in my response(s) some musings to that effect. (Remember, I had used
that approach to the question of "language as artifact" in Durango, and
had received some approval from both Bill and Rick. This was at the
back of my mind as I wrote, and I forgot that I could be taken as
referring also to Tom's studies on multiple control systems).

(6) Rick, Tom, and Bill jumped on me for my "frequent" assertions that
dynamic analysis was better than control system approaches. I was
astounded, though from the sentences quoted back, I could see that I
had certainly written things that could give such an impression,
especially to Tom.

(7) More thought on the matter suggested to me that it would not be a
bad thing to put some emphasis on the energetics of control and of self-
organization, because I prefer to think of control as having purpose,
and I associate purpose with a reference variable. Variable means
not built-in and constant, so I proposed that control meant not just
negative feedback, which occurs in many natural situations, but negative
feedback with a reference signal input.

(8) I get jumped on more. When people criticize what I write, I re-evaluate
it. If I still believe what I said, I tend to continue the argument, to
support it in different ways. This can get out of hand. If after
re-evaluation I don't believe what I wrote, I say so, or leave it alone
to let the other person have the last word (sometimes it was a conceptual
typo, sometimes my prior failure to understand).

At present, I hold to my understandings (a) that control analysis is better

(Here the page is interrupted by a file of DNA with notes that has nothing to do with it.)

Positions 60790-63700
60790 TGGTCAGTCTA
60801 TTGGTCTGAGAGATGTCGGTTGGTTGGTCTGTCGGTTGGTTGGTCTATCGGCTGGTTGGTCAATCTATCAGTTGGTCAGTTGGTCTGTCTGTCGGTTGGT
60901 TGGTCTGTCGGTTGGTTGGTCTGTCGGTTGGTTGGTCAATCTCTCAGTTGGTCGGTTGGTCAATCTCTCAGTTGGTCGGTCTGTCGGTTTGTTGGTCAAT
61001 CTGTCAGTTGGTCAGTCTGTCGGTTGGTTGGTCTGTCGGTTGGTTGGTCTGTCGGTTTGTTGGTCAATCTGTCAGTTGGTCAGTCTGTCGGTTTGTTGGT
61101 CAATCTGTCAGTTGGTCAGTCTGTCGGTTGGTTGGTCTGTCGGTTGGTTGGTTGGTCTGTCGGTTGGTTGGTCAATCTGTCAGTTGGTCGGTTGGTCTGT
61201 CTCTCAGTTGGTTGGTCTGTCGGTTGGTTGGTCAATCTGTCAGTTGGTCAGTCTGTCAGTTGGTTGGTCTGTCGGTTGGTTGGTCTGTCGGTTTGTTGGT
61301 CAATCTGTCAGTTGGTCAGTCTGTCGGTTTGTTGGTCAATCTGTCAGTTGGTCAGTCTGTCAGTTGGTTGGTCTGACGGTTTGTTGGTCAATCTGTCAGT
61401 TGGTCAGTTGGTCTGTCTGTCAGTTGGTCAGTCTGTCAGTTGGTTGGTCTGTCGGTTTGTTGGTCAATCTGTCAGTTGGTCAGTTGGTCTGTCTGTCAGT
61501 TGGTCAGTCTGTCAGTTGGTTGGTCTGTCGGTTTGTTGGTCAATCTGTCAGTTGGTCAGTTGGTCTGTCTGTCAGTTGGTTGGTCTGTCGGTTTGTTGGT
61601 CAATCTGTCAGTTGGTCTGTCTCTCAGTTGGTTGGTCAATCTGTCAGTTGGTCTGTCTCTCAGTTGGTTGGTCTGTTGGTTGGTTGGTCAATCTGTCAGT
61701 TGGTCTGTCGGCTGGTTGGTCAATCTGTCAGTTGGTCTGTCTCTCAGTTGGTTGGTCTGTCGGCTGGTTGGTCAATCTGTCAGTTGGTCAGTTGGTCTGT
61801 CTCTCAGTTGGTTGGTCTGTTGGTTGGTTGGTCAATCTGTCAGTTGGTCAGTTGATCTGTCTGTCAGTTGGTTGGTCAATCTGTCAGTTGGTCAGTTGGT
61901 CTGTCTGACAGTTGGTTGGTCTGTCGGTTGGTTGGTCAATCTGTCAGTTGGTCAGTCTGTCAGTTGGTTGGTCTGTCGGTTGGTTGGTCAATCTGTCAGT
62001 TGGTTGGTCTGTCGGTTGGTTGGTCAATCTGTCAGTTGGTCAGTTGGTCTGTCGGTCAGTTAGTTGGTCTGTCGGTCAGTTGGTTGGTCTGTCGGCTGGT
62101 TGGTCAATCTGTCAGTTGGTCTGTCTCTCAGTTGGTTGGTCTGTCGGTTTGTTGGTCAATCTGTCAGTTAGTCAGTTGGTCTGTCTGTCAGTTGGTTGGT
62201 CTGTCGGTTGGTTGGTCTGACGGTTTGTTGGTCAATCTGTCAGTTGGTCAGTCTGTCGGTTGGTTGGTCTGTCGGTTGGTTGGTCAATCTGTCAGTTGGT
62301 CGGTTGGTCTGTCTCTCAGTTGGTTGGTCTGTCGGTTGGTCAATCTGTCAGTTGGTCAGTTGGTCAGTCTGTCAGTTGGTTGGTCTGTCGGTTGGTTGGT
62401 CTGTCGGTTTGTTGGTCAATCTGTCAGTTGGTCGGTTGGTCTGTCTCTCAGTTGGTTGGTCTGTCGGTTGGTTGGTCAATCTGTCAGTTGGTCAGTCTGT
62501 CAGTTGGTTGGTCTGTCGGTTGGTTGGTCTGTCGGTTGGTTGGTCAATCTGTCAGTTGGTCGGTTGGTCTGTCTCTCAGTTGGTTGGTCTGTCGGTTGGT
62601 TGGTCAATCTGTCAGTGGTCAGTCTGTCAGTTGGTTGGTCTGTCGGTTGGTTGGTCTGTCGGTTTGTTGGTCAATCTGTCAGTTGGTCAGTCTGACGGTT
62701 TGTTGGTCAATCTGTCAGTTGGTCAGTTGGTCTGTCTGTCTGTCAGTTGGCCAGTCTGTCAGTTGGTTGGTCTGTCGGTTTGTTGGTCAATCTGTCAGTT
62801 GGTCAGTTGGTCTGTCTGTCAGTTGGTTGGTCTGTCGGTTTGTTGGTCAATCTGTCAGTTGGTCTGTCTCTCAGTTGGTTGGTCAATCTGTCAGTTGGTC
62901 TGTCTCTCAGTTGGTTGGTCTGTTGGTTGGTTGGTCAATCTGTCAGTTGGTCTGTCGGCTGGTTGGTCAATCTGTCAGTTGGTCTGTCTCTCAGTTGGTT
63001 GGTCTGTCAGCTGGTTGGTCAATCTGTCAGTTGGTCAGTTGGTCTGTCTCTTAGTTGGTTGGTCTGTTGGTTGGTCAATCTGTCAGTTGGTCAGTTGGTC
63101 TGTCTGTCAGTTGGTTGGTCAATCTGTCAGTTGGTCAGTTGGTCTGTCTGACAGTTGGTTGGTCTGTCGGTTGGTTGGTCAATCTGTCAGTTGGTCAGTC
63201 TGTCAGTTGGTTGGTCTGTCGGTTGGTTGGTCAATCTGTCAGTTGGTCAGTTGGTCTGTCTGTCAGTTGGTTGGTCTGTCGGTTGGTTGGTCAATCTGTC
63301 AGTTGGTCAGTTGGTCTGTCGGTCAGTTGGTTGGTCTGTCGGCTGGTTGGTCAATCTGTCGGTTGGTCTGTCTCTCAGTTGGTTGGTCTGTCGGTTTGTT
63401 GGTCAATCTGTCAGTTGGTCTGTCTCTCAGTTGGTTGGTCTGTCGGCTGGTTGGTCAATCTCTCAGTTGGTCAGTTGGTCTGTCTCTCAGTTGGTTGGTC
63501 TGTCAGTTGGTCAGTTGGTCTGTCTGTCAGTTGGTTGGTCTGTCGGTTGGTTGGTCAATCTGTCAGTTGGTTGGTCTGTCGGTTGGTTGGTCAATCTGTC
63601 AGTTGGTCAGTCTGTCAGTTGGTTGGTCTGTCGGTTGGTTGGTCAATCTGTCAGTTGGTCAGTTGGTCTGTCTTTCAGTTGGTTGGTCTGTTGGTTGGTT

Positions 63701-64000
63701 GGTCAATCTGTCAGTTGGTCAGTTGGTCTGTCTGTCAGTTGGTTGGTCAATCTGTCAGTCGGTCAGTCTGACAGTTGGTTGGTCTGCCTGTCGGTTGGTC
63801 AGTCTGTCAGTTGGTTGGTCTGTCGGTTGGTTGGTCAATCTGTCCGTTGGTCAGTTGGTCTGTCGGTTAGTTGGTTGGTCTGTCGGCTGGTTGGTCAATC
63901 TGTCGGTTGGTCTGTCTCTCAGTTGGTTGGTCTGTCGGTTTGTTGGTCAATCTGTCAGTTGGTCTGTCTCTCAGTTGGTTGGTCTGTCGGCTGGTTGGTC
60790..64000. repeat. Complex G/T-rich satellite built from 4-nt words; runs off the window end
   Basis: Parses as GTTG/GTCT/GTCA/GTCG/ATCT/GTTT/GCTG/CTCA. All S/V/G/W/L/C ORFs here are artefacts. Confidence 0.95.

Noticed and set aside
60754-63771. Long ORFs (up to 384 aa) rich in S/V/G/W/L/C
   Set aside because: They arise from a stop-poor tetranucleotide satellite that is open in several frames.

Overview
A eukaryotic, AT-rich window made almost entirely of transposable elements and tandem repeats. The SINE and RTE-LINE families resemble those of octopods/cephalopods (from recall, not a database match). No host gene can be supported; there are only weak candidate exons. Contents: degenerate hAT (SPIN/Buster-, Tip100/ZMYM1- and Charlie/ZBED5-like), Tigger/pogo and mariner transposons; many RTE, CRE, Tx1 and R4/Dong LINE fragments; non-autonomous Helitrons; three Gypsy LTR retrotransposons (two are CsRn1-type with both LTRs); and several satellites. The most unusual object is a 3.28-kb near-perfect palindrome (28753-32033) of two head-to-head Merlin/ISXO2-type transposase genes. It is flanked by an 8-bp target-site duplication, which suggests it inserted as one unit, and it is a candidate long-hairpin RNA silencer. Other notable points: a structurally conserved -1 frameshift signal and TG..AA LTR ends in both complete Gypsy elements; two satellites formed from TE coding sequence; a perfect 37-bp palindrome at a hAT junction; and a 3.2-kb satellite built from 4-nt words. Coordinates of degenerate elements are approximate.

to employ than is the more general dynamic analysis, provided both are
appropriate and the subject of analysis is a control system, (b) that
general dynamic analysis can point out, at the very least, areas of
concern that might affect control--such as the likelihood of chaotic
operation of tightly coupled nonlinear systems, (c) it is worthwhile
arguing these points because PCT is at its heart a necessarily correct
theory, and the only basis for a sound science of life (which includes
but is not restricted to psychology).

And I retain the position I expressed to Bill P. in Durango; I hope I
never get to the stage of agreeing with him because he is usually right,
without convincing myself on each occasion that he IS right.

Martin

From Tom Bourbon [931202.1535]

[Martin Taylor 931202 10:30]
(Bill Powers 931201.1950)

. . .

Martin:

Tracking note:

I find this whole discussion rather weird. My reconstruction of its
history is rather like this.

(1) Bill P asked me as an aside in a private posting whether I had any idea
where "the dynamicists" on the net were coming from, conceptually.